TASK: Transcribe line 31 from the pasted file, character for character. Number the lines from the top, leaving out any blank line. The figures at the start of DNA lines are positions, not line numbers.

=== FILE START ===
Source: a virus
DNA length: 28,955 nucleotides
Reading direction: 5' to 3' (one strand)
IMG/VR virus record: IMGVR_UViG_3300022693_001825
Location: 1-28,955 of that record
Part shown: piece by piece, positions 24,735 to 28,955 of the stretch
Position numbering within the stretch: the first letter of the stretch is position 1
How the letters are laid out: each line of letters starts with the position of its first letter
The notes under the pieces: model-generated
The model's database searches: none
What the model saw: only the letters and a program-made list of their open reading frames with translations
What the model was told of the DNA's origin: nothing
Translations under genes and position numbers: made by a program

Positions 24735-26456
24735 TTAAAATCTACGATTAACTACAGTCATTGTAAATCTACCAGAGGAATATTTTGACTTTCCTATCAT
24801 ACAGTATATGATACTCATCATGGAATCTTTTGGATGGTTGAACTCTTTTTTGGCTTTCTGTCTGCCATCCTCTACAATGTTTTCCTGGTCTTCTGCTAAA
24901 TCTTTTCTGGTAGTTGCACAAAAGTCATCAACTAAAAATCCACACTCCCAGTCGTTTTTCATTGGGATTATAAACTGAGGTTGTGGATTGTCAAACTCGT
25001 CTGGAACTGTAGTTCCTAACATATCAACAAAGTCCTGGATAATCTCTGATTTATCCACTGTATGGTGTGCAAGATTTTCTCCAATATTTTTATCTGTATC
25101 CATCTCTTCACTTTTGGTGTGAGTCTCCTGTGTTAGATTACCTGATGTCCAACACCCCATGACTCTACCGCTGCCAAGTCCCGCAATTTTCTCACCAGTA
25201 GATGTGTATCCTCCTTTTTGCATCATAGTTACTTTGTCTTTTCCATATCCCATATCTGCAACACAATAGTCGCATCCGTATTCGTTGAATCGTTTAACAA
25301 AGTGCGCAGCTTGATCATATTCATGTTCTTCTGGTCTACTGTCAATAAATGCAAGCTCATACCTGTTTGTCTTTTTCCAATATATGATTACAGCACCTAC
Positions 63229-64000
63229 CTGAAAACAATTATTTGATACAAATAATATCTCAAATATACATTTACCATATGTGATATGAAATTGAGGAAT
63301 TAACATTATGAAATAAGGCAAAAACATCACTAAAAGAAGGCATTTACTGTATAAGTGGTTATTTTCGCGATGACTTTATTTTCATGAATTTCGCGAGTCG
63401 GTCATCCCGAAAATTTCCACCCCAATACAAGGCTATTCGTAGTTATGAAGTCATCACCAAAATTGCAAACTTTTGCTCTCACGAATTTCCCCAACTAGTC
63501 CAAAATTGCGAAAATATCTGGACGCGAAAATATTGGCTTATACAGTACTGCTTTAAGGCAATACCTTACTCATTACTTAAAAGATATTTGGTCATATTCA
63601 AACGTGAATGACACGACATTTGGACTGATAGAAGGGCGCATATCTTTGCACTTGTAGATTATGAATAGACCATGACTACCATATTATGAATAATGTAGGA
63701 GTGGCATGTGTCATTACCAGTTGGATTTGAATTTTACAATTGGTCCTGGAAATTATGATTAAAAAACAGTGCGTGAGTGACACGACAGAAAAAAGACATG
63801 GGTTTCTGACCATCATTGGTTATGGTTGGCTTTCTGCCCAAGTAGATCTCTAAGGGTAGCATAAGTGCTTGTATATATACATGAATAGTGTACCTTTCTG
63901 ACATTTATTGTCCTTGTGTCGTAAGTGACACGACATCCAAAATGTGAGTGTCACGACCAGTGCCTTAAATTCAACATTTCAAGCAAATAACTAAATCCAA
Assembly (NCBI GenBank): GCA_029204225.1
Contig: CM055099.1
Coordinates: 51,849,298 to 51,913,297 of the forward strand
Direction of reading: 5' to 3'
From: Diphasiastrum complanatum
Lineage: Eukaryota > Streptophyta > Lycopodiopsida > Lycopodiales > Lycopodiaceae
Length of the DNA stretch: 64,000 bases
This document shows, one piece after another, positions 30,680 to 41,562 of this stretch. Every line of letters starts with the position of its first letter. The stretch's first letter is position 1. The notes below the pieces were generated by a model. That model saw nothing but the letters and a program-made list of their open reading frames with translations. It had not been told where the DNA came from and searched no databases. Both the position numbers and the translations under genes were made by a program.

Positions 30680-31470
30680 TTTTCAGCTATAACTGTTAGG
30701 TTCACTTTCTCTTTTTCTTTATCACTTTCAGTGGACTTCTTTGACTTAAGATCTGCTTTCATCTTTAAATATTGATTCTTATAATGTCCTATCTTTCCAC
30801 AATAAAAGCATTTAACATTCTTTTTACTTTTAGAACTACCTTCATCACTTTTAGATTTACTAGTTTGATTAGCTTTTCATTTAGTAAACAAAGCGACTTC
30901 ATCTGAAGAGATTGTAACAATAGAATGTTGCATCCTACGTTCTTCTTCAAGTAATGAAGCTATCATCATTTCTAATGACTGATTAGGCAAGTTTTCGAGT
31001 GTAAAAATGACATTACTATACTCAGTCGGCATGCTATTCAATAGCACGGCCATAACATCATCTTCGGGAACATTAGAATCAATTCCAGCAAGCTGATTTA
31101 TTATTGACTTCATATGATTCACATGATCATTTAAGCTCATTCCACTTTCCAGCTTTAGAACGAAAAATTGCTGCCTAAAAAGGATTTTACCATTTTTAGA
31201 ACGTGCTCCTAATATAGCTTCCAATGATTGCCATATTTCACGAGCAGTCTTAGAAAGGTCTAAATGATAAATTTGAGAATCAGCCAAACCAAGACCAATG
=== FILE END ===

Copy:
Assembly (NCBI GenBank): GCA_029204225.1